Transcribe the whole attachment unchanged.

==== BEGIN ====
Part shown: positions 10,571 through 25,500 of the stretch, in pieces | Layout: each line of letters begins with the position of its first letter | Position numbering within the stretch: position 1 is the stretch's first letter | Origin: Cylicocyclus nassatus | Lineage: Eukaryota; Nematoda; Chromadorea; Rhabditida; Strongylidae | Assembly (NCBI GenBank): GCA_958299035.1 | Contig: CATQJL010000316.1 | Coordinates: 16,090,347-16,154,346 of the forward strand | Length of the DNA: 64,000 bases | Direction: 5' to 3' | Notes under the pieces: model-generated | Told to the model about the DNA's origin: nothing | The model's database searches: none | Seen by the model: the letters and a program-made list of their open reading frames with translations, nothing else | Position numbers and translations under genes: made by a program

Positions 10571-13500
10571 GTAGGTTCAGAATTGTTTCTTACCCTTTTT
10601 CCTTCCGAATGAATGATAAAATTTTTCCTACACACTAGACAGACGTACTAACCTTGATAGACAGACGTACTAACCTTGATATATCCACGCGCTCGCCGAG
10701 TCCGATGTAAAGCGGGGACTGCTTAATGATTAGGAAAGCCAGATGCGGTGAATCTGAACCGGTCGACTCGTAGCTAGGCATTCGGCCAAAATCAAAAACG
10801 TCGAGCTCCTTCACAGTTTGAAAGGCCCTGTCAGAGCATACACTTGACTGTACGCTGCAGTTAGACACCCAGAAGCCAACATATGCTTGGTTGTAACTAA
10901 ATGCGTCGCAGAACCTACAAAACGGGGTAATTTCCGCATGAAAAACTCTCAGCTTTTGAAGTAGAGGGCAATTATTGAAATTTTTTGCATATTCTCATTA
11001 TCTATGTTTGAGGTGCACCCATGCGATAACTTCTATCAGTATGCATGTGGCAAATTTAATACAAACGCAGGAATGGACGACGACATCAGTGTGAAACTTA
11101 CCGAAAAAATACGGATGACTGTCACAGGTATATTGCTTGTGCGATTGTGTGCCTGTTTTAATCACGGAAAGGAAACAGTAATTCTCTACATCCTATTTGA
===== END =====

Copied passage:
Part shown: positions 10,571 through 25,500 of the stretch, in pieces | Layout: each line of letters begins with the position of its first letter | Position numbering within the stretch: position 1 is the stretch's first letter | Origin: Cylicocyclus nassatus | Lineage: Eukaryota; Nematoda; Chromadorea; Rhabditida; Strongylidae | Assembly (NCBI GenBank): GCA_958299035.1 | Contig: CATQJL010000316.1 | Coordinates: 16,090,347-16,154,346 of the forward strand | Length of the DNA: 64,000 bases | Direction: 5' to 3' | Notes under the pieces: model-generated | Told to the model about the DNA's origin: nothing | The model's database searches: none | Seen by the model: the letters and a program-made list of their open reading frames with translations, nothing else | Position numbers and translations under genes: made by a program

Positions 10571-13500
10571 GTAGGTTCAGAATTGTTTCTTACCCTTTTT
10601 CCTTCCGAATGAATGATAAAATTTTTCCTACACACTAGACAGACGTACTAACCTTGATAGACAGACGTACTAACCTTGATATATCCACGCGCTCGCCGAG
10701 TCCGATGTAAAGCGGGGACTGCTTAATGATTAGGAAAGCCAGATGCGGTGAATCTGAACCGGTCGACTCGTAGCTAGGCATTCGGCCAAAATCAAAAACG
10801 TCGAGCTCCTTCACAGTTTGAAAGGCCCTGTCAGAGCATACACTTGACTGTACGCTGCAGTTAGACACCCAGAAGCCAACATATGCTTGGTTGTAACTAA
10901 ATGCGTCGCAGAACCTACAAAACGGGGTAATTTCCGCATGAAAAACTCTCAGCTTTTGAAGTAGAGGGCAATTATTGAAATTTTTTGCATATTCTCATTA
11001 TCTATGTTTGAGGTGCACCCATGCGATAACTTCTATCAGTATGCATGTGGCAAATTTAATACAAACGCAGGAATGGACGACGACATCAGTGTGAAACTTA
11101 CCGAAAAAATACGGATGACTGTCACAGGTATATTGCTTGTGCGATTGTGTGCCTGTTTTAATCACGGAAAGGAAACAGTAATTCTCTACATCCTATTTGA